21:28 GMT +317 October 2017
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    Rising Demand Spurs Gold Price Surge, But for Canada That's Not Enough

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    Recent high demand has caused the gold price to surge the most since the last financial crisis, and Canada has seized the opportunity to sell its gold reserves, German Economic News reported.

    The recent surge in demand for gold has given it the biggest increase in value since 2009, and the Government of Canada has decided the time is right to take advantage and sell its gold reserves, German Economic News (DWN) reported on Saturday.

    "The decision is noteworthy because the price of gold has risen significantly in the last few days and is expected to rise even further in the long run," DWN wrote.

    "On the one hand the increase in market prices is a reaction to the financial turmoil of recent days, on the other hand it reflects a fundamental mistrust of the stability of financial markets. Moreover, investors have evaluated the striking hesitation of the US Federal Reserve to further raise interest rates, which shows that the US economy is far less stable than communicated up to now," DWN explained.

    According to data from Marketwatch, on Friday gold futures for April settled at $1,239.40, a rise in value of 7.1 percent for the week. The gain is the biggest since the week ending December 12 2008, when the price jumped 9.1 percent in a week.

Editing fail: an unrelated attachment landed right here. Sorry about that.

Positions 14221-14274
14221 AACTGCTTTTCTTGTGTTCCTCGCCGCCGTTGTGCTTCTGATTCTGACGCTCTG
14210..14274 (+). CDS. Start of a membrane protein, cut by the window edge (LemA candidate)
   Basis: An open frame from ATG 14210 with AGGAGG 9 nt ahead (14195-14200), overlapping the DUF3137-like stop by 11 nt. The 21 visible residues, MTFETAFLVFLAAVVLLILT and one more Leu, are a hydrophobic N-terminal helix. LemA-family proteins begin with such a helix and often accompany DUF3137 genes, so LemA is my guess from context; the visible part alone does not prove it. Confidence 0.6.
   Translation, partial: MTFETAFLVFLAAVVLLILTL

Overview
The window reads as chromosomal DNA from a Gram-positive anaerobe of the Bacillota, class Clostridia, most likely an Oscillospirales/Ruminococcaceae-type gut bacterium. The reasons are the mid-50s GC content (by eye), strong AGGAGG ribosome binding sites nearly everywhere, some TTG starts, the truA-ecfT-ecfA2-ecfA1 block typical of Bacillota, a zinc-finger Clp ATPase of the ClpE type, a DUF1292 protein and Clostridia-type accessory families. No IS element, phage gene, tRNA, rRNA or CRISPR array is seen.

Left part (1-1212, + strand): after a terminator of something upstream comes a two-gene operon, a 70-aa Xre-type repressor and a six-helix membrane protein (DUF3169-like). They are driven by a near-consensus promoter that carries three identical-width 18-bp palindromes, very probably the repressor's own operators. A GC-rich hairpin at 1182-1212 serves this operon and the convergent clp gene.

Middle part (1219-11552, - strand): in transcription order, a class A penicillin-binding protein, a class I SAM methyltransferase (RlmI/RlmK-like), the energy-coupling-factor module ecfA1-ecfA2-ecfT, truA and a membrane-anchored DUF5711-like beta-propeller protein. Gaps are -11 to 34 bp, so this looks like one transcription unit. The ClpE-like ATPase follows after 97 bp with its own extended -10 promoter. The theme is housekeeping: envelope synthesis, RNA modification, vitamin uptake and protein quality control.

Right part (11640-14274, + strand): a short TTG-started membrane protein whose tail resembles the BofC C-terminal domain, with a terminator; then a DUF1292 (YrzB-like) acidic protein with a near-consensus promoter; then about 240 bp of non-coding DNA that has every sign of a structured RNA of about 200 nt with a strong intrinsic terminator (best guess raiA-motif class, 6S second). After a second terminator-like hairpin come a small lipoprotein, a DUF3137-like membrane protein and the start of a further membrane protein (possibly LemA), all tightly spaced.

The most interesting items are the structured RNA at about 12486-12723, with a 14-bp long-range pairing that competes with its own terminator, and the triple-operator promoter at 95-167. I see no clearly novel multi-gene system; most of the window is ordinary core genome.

On January 4 gold was trading at $1,085.80; its sharp rise this year is its biggest since 1980, a result of reduced confidence in the global economy and revised inflation predictions.

    According to a report published by the World Gold Council (WGC) on Thursday growth in demand for gold in the fourth quarter of 2015 increased by four percent, driven by central banks and investors seeking a safe haven.

    In contrast to many central banks which are bolstering their gold reserves, including Russia's, the Bank of Canada has recently decided to sell almost half of the three tons of gold it was holding late last year. 

    Canada's Global News reported on Thursday that total Canadian gold reserves have now dropped to 0.62 tons, less than 0.1 percent of the the country’s total reserves, which also include foreign currency deposits and bonds.

    "The decision to sell the gold was not tied to a specific gold price, and sales are being conducted over a long period and in a controlled manner," a spokesman for Canada's Department of Finance told Global News.

    According to WGC data published last week, the US has by far the most gold reserves. It officially holds 8,133.5  tons, followed by Germany with 3,381 tons. China is in sixth place with 1,762.3 tons, and Russia is seventh and holds 1,392.9 tons of gold in its reserves.


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